An Invitation to “Breathe”
By Oluwatomisin Oredein.
On June 5th, 2020 I took to Facebook to post a message inspired by the wave of white recognition of racism’s unrelenting evil, especially in light of the murder of George Floyd. En masse, I saw how white people were beginning to feel the world differently. I also recognized that a number of them did not know what to do with their shock. I knew the “what can I do?” onslaught would fill my timeline, so I pre-emptively offered the following reflection entitled “Breathe”:
“Dear white friends, colleagues, and associates who have joined the anti-racist movement:
I need you to do something for me. I need you to sit in yourself as I process some things.
First, take a deep breath.
How are you feeling?
Tired? Troubled? Restless? A bit helpless?
Stay right here. Breathe into it, don’t breathe it away. Let some of that anxiety and fear stay with you for a moment. And be aware of what your body is telling you.
Your vulnerability level must feel pretty high. You may feel a bit exposed, like an open wound. Everything might hurt.
Breathe into all of this and hear these words:
What brought you here, like really brought you here?
I imagine empathy, compassion, clarity might first come to mind.
While these may be true, I am not sure it is the first thing.
I think your vulnerability did. Your helplessness. Your lack of defense and lack of protection did. Especially living in the current moment.
Stay here. Sit in your breath.
I have been trying to put a name to your sudden consciousness. I have been trying to figure out the sudden “emergence” of a racial conscience. Black people have always been murdered extra-judiciously, but today’s reactions have been exceptional.
Here is what I think I’m seeing:
I’m realizing that COVID-19 has been this strange doorman for you to walk into the anti-racist room. He is the strange usher for an anti-racist you. He has taken away most other places in which you retreat, so you have very few choices of where to go; so, you walk into the room.
Breathe into this; don’t breathe it away.
Truth be told, I don’t know if it is your compassion that has brought you here any more than it is your exhaustion. COVID-19 has weakened your defenses and sense of security. It has taken away every refuge and place of safety. You don’t know what is going to happen, you no longer have a sure sense that someone is controlling the world for you.
This severely exhausts you.
You are vulnerable in a way that your people have not been in a century. This exposure to what is violent and painful is not new but feels intense to you all of a sudden; it may feel new to some. This is because you have nothing to buffer you from it.Because you are in the shadow of a big thing, now, you are potentially seeing (and maybe even realizing that) racism might be hidden in big things like systems and can be found in the small things, like ignorance or denial. You didn’t know or maybe didn’t want to know this before.
You previously only had the capacity to see racism as major events narrated to you by its professionals be they your history books, government, friends, or family.
Your defenses are weakened to the point where you are not only seeing racism everywhere, but possibly feeling it, too.
Don’t run away from this. Breathe into it. Let it hurt your lungs and your pride and Nana’s dismissal that “those” people like to play the race card, and let it make you question who you have been this whole time.
Breathe into this. Let it hurt your lungs…and realize that this hard truth needs to stay in your body and be passed down to the next generation and the next and the next. You need to live in a world of truth.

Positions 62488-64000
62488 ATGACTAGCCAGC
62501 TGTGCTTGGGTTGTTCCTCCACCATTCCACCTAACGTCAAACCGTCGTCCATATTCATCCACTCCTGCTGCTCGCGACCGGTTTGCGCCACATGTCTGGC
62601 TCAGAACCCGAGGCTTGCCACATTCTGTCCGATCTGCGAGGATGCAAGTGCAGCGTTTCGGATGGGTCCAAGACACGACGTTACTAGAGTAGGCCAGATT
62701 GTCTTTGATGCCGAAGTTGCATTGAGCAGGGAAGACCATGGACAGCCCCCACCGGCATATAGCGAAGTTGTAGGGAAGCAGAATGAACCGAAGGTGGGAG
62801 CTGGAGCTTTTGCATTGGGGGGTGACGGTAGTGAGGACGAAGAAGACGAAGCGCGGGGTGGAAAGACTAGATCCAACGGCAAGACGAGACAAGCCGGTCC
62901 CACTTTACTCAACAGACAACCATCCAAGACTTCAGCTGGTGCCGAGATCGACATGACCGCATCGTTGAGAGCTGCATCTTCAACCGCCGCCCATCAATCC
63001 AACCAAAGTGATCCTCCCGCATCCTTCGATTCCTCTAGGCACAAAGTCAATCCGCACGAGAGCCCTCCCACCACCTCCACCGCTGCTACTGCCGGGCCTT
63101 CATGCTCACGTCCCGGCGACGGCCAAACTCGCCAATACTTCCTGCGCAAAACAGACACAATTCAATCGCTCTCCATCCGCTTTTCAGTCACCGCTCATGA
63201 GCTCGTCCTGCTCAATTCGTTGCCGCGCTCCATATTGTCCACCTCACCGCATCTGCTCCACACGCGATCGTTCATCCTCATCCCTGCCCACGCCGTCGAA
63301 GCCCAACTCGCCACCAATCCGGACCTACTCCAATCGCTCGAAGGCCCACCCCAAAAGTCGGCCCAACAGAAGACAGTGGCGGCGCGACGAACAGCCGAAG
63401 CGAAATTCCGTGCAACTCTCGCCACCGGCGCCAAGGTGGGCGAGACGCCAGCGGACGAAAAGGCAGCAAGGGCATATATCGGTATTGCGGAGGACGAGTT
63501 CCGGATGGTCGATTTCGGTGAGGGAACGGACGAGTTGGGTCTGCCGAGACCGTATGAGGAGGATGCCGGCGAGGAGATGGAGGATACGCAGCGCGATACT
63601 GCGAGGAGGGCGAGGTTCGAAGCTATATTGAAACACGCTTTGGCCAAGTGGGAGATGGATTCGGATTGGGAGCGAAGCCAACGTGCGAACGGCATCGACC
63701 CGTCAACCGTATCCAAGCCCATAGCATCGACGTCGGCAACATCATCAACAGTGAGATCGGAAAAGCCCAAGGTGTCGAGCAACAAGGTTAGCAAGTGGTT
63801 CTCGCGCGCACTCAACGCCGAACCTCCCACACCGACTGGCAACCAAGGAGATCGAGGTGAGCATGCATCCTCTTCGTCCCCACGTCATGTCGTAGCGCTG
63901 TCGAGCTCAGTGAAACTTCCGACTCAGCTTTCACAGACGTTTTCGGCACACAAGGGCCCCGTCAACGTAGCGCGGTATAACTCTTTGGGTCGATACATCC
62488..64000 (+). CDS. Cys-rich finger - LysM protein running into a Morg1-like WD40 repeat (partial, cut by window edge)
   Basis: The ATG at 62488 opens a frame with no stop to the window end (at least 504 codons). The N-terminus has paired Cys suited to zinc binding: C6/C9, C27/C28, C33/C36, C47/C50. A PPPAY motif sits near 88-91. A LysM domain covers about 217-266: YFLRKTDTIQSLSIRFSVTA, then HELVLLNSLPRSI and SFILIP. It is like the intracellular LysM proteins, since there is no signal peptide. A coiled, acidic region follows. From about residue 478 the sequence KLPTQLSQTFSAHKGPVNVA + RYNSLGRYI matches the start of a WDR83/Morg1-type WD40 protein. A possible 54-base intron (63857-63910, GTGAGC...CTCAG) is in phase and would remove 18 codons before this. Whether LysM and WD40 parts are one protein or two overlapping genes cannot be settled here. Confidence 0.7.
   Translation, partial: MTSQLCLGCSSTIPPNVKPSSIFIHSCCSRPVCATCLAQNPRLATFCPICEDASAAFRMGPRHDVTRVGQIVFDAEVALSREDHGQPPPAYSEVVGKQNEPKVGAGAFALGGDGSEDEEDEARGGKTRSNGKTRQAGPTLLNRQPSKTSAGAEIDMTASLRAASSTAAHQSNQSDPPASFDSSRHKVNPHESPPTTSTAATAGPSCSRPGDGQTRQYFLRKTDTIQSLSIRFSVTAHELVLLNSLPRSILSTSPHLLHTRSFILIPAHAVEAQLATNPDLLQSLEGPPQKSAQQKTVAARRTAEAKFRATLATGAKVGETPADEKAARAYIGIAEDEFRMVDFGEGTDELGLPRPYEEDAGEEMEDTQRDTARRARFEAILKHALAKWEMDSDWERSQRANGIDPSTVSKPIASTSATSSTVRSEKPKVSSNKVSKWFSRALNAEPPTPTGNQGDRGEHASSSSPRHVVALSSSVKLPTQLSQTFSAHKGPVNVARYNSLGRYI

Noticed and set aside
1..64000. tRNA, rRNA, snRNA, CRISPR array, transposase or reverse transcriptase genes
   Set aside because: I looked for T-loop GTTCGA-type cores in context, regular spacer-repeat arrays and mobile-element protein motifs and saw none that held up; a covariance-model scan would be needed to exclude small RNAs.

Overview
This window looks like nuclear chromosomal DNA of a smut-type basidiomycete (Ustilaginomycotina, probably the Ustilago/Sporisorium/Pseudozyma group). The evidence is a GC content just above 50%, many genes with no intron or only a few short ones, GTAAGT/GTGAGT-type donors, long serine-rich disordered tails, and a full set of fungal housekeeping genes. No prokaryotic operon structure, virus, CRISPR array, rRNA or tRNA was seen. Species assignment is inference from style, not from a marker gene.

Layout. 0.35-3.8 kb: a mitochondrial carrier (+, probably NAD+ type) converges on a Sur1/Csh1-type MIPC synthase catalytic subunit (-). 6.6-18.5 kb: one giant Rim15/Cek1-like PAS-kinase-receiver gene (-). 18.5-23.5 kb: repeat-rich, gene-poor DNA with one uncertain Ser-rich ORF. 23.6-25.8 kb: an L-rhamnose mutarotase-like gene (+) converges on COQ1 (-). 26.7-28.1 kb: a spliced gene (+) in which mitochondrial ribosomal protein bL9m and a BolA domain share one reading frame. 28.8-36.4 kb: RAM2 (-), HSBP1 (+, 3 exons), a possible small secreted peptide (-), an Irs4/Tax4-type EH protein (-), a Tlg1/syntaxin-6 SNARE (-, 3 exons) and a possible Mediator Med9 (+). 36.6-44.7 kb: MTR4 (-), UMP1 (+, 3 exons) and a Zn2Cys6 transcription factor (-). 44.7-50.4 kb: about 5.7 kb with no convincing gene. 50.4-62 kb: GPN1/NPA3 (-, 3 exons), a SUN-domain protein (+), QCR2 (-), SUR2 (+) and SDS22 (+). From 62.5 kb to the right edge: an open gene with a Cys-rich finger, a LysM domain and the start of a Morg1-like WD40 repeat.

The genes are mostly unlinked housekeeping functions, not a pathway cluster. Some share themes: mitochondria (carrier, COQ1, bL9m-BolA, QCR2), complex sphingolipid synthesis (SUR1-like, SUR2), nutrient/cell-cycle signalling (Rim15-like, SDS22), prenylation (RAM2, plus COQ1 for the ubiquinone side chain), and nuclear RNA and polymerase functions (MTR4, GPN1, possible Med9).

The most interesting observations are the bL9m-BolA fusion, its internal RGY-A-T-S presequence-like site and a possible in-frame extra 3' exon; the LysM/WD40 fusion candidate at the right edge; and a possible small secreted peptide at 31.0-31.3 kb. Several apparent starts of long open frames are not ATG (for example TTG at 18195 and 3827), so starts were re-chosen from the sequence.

You have been charged to breathe into all of it and to teach your body how to be in this state.
Welcome, dear ones to the beginning of your humanity. And be grateful.
At least you can breathe.”
What brought white people to a place of racial recognition was their own vulnerability, susceptibility, and shared sense of precariousness. Insecurity dropped the scales from many eyes.
To my white colleagues, “Breathe” is an invitation for you to sit in the weight of the moment, not to rush it away. It is an invitation to feel everything happening right now. “What can I do?” is not the wrong question, it is, however, the question I believe you do not want to sit inside of for too long. But please do – I invite you to.
Abandoning the shame, sadness, overwhelm, and fear of the moment is damaging – to you. I need you, instead, to acquaint yourselves with them. Invite them to stay; they are here to tell you something. Let your body listen to them. Ask them about their origin story within yourself, your family, your community.
Shame, sadness, overwhelm, and fear are not only tied to the harm whiteness has done to others, but they are also closely linked to the benefit whiteness has bestowed you. Sit with them and let them narrate history truthfully for you.
Let them pry the wrong narratives and ideas about other people from your grip. Loosen your grip on all you think you know about yourself. Allow shame, sadness, overwhelm, and fear to draw out the most honest version of you. Let them inspire action and ideas within your personal life, not only your public response.
This will be terrifyingly difficult, but this difficulty is necessary and holy.
This is the invitation: let shame, sadness, overwhelm, and fear change you for good, shape you into a reflective person.
Then, let’s talk.
Oluwatomisin Oredein is an Assistant Professor of Black Religious Traditions and Constructive Theology and Ethics and the Director of Black Church Studies at Brite Divinity School in Fort Worth, TX. Her scholastic work engages creative articulations of American African, African feminist, womanist, postcolonial, and Black theologies with particular attention to women’s voices within the African diaspora.